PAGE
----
I’ll keep this short because, well, I know you’re slammed with preparations for the Big Day. Maybe you’ve got pies in the oven, turkey brining in the fridge (or already in the smoker)… or you’re just scratching your head trying to figure out where everything and everyone is going to fit. I feel ya!
Come Thanksgiving day, when the hardcore cooking gets underway, you might want to have an adult beverage by your side (just sayin’). How about a little sumpin’-sumpin’ that’s seasonal and tasty — not to mention made with organic ingredients — to keep you company while you’re whipping up some kitchen magic (or just escaping from the usual family holiday cray-cray)?
Inspired by our warmer, late-fall weather — forecast of high 60’s for the 650! — and a bounty of seasonal fruits, I’m going California retro: pairing Satsuma mandarin oranges (available everywhere right now), cranberries, and tequila. Yes, it’s a Thanksgiving Sunrise. (Anyone else hear The Eagles singing in the background?) Happy Thanksgiving everyone!
Recipe: Thanksgiving Sunrise
Yield: 1 cocktail
I’ve used all organic ingredients for this recipe (hey, it’s my first all-organic cocktail recipe!), but feel free to use what you have on hand. Oh, and you might just want to wait until the sun is over the yardarm before imbibing. Or not.
You’ll need a double old-fashioned glass, long-handled spoon, shot glass with measurement markings or measuring spoons, and ice.
Note that I’ve given the ingredients in ounces. If you’re using measuring spoons,
2 ounces = 4 tablespoons, 1 ounce = 2 tablespoons, ½ ounce = 1 tablespoon
3 ounces freshly squeezed organic Satsuma mandarin juice
1½ ounces reposado tequila (I’m loving organic Casa Nobles, but Tres Agaves is a very good option as well)
1½ teaspoons cranberry syrup (see below)
½ – 1 teaspoon grenadine syrup (to taste, if you prefer a slightly sweeter cocktail)
- Combine the tequila and fresh mandarin juice in a double old-fashioned glass (or a large juice glass, if that’s what you have on hand) with several ice cubes. Using a long-handled spoon, stir about 10 seconds until the liquids are combined and chilled.
- Add the cranberry syrup (and grenadine, if you’re using it). Stir to combine.
Sure, that pousse café thing looks cool at first, but your drink will taste better when everything is combined, so give it a decent stir.
- Add ice to fill the glass to the top.
- Drink. Adjust if necessary. Breathe.
Recipe: Cranberry Syrup
Yield: About 3.5 ounces syrup (or about 10 teaspoons)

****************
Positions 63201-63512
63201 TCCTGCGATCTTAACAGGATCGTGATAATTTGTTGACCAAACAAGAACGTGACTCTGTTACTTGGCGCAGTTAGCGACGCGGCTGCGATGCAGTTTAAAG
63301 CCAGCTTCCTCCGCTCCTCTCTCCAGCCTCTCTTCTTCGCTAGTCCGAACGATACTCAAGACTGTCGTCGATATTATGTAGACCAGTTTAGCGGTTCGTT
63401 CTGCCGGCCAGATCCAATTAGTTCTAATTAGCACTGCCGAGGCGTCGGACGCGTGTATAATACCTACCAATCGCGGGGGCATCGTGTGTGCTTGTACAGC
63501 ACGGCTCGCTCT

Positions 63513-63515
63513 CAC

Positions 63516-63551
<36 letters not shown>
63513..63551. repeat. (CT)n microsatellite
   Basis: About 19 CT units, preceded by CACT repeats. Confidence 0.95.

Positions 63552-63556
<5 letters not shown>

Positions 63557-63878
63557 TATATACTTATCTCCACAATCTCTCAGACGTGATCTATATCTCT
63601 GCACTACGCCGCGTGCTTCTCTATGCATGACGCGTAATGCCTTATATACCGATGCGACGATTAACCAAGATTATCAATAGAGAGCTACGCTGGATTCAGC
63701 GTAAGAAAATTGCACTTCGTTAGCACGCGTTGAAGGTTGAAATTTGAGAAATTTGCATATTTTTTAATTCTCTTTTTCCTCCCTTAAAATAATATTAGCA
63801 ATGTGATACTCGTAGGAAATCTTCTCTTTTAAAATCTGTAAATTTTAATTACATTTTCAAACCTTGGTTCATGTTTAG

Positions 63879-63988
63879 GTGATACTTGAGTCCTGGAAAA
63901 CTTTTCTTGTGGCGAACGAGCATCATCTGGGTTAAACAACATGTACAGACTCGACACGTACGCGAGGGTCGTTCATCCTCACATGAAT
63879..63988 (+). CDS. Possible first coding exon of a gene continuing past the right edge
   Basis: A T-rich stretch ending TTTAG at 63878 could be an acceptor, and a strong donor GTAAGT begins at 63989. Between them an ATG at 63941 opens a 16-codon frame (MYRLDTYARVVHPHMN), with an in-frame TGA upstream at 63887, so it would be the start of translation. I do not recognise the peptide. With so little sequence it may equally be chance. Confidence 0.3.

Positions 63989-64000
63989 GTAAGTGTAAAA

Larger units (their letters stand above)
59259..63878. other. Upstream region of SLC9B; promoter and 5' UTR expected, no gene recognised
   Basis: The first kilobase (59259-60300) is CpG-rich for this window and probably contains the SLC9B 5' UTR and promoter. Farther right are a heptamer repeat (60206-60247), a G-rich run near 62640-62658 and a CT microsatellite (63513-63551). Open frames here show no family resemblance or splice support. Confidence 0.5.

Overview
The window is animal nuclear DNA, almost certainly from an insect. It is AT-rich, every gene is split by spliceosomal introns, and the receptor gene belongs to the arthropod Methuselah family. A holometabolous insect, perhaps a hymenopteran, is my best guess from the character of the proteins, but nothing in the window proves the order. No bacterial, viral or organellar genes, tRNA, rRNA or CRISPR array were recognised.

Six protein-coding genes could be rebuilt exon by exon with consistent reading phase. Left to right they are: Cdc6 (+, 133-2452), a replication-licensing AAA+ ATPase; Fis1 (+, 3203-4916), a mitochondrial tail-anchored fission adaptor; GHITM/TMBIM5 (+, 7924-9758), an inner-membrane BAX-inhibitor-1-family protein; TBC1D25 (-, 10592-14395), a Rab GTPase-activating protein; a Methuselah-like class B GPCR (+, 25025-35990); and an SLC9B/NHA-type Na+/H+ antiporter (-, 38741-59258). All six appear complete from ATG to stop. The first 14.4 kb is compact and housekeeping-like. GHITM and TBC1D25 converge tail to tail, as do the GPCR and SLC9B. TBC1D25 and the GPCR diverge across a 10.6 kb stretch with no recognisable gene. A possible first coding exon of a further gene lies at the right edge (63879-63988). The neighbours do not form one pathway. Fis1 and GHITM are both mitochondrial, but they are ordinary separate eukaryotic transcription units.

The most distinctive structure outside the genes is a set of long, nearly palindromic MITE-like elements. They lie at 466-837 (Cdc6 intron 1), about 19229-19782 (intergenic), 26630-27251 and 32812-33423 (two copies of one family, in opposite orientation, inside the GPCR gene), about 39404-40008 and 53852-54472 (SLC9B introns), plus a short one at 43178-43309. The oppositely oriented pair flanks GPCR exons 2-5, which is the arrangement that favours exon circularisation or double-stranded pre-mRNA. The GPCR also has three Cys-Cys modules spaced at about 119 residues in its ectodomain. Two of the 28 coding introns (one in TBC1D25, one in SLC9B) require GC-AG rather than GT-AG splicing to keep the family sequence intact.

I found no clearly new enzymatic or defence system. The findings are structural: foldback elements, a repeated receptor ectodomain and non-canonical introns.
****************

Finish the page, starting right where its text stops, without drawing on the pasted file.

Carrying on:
This syrup adds a seasonal, sweet-tart twist to cocktails or non-alcoholic spritzers (just combine with sparkling water and tangerine juice or apple cider). Feeling adventurous? Try it on waffles or pancakes with whipped cream for a sweet treat or with a little crumbled bacon for something more savory. The leftover “smoosh” from straining the syrup makes a sweet-tart condiment for turkey sandwiches.
What you need:
Small container or bowl to hold the strainer
Glass or plastic container with lid for storing the syrup and “smoosh”
4.5 ounces cranberries (I used organic, thanks to my CSA delivery)
4.5 ounces cane sugar (organic cane sugar complements the fruit without overwhelming it with a supersweet, granulated-sugar flavor)
6.5 ounces of filtered water
- Combine the berries, sugar, and water in the pot and bring to a boil over medium-high heat.
Be sure to lightly cover the pan with a lid, as the berries will pop as they heat up. (I set the lid at a slight angle so that steam can escape.) You don’t want cranberry spray all over your backsplash.
- Immediately reduce the heat to low-medium to medium (depending on the power of your burner), keeping the mixture at a low boil/simmer for about 10-12 minutes.
Make sure you’re stirring the mixture regularly and using the rubber spatula to break up the berries in the pot. I press the spatula against the berries until they pop. After 10-12 minutes, you’ll have what looks like a cranberry compote.
- Remove the saucepan from the heat and strain the mixture through a fine-mesh sieve, pressing down just lightly with the spatula to extract the syrup from the compote.
Don’t press too hard, or you’ll end up with a grainy syrup, which you’ll have to strain a second time. Also, keep in mind that cranberries are high in pectin, so they’ll set up more quickly than other berries (e.g., raspberries or blueberries) if you cook out too much water. If your syrup thickens too much as it cools, you might need to add some water to thin it.
- Let the syrup cool a bit (it should still feel warm to the touch, but not boiling hot), then dip a spoon in it to see how thick it is. If you prefer a thinner syrup, stir in 1/2 – 3/4 ounce of boiling water.
- Scrape the “smoosh” (cranberry skins, pulp, and seeds) from the strainer into a separate container and store in the refrigerator.
You can use this compote as condiment for turkey sandwiches, but it will likely need a touch of acid for balance. Adjust it to your taste by adding a touch of balsamic vinegar or freshly squeezed orange juice.
- Allow the syrup to cool completely to room temperature. Store in a covered container in the refrigerator for up to two weeks.